Farmers finally freed from mandi stranglehold

State laws restricted to mandi perimeter alone; ad-hocism on stocking, export of produce ends; green light to contract farming

Published: 04th June 2020 08:40 AM  |   Last Updated: 04th June 2020 08:40 AM   |  A+A-

Farmers, Agriculture

Image for representational purpose only (File photo| EPS)

Express News Service

NEW DELHI: Long-awaited agrarian marketing reforms got a decisive push in the wake of the Covid-19 pandemic, as the Union Cabinet on Wednesday approved three Ordinances to unshackle farmers from restrictive state laws on mandis (APMC Act) and price fluctuations (Essential Commodities Act), besides allowing unhindered contract farming.

The Centre took the Ordinance route after all persuasion to prod states on agricultural marketing reforms failed.Freeing farmers from compulsions to sell their produce only to registered licensee traders of state governments under the Agriculture Produce Marketing Committee Act (APMC), the Cabinet gave the nod to “The Farming Produce Trade and Commerce (Promotion and facilitation) Ordinance, 2020.” No state law will affect sell-purchase of agricultural produce outside the mandi perimeter. Buyers would just need to have PAN cards, rules for which will be framed by the Centre, said Union minister for agriculture Narendra Singh Tomar after the Cabinet meeting.

Doing away with policy ad-hocism through stock-holding limits and banning exports to curb price rise, the Cabinet approved the second Ordinance to amend the Essential Commodities Act to take cereals, onions, pulses, edible oils, oilseeds and potatoes out of its purview. The the law can be changed only in the event of war or excessive price rise, added Tomar.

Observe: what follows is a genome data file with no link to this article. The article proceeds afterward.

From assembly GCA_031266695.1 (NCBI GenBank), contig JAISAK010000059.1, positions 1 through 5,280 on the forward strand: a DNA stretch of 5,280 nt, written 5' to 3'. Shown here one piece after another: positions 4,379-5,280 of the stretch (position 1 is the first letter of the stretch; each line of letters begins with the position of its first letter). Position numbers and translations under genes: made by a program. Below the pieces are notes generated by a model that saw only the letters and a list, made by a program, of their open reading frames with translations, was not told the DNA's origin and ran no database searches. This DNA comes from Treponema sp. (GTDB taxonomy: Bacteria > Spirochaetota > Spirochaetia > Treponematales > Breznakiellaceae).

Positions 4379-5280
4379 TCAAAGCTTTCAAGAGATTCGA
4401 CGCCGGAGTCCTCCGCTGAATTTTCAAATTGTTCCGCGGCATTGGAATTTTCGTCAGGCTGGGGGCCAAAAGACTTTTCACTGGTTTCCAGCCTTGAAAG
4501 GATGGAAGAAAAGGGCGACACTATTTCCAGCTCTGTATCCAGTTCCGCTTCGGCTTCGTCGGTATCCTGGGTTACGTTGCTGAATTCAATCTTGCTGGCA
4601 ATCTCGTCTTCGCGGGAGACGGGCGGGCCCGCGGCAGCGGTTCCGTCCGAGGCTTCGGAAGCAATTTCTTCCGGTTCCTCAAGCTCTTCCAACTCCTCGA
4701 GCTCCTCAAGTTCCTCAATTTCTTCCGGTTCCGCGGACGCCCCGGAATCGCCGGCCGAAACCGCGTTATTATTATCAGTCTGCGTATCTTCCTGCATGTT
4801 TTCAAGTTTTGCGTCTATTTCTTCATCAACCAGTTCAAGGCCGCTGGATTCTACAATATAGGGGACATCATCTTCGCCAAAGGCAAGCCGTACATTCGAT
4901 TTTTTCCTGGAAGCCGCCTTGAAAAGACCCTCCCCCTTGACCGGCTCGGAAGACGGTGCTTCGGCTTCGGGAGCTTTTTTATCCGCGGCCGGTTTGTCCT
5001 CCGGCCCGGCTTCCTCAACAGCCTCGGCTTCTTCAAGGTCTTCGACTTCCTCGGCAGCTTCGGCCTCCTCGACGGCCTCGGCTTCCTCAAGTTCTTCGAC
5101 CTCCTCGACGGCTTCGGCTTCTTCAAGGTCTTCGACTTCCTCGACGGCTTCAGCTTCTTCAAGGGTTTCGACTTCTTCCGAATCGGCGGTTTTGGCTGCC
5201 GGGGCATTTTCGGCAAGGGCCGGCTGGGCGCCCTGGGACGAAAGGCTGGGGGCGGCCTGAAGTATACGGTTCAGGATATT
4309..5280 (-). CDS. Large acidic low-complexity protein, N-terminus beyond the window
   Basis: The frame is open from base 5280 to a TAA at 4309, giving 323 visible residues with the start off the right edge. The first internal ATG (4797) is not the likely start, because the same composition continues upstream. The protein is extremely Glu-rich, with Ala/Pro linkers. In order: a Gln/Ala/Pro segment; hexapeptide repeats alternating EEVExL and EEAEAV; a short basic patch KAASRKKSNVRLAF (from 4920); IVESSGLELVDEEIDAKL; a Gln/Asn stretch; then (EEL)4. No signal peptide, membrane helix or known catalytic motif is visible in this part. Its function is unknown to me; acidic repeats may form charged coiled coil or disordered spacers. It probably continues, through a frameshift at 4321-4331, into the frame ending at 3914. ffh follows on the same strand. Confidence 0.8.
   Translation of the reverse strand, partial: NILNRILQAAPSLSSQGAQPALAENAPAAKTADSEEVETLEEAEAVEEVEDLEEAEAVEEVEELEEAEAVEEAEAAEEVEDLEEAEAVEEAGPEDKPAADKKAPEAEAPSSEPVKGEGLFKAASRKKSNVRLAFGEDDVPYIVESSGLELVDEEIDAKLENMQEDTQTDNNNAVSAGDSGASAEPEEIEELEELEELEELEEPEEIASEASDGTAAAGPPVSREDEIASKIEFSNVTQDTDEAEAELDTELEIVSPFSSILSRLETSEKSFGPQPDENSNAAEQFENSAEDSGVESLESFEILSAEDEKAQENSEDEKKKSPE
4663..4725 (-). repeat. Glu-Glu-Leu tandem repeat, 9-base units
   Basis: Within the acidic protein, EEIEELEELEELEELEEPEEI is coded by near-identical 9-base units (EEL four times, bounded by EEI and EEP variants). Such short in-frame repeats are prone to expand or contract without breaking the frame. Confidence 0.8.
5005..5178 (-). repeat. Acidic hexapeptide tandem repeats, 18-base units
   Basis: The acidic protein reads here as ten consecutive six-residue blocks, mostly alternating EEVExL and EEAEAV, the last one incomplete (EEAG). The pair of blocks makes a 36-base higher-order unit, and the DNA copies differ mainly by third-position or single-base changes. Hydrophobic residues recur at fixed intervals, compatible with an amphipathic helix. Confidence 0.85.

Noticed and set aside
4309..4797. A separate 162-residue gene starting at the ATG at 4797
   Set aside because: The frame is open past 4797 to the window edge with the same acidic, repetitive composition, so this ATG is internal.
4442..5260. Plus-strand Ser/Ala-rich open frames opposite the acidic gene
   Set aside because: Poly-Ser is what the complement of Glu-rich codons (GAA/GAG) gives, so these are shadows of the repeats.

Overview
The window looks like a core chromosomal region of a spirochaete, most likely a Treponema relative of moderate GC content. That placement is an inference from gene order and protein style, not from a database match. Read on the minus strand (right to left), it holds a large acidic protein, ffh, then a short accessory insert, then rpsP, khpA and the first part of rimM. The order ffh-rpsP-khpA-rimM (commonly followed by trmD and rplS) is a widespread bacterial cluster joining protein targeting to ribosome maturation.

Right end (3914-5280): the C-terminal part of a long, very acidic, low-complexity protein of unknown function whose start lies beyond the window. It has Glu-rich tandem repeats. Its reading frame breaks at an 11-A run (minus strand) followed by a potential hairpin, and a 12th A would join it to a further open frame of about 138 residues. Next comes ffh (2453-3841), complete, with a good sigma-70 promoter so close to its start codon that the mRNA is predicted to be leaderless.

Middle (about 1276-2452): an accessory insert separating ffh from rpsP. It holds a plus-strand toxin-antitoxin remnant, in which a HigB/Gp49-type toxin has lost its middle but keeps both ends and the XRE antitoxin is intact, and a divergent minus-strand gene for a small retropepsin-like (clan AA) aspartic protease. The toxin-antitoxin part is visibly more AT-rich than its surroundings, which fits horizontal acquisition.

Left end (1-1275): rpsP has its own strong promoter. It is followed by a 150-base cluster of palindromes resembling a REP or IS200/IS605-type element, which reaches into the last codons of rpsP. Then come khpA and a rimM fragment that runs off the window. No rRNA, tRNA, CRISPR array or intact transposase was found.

To promote the concept of ‘one nation, one agricultural market’, the Cabinet through the third Ordinance allowed farmers and bulk buyers to enter into contracts at guaranteed prices, adding no state laws will affect such transactions. Farmers will also be able to get part of the additional value at the time of delivery of the produce. It does not mean leasing of land, said Tomar, adding that in the event of crop failure, only advance paid to them by the buyers could be recovered.

Payments to farmers must be made by buyers within three days of delivery of the produce, while dispute resolution will first be through mediation at the sub-divisional magistrate level and the final award by the district magistrate.NITI Aayog’s proposal in 2015 to reform state farm laws had drawn  a tepid response.

Ordinance  route taken
The Cabinet decided on ordinances because states refused to introduce reforms. There was vested interest in mandis as their managers have political clout since they  are money spinners


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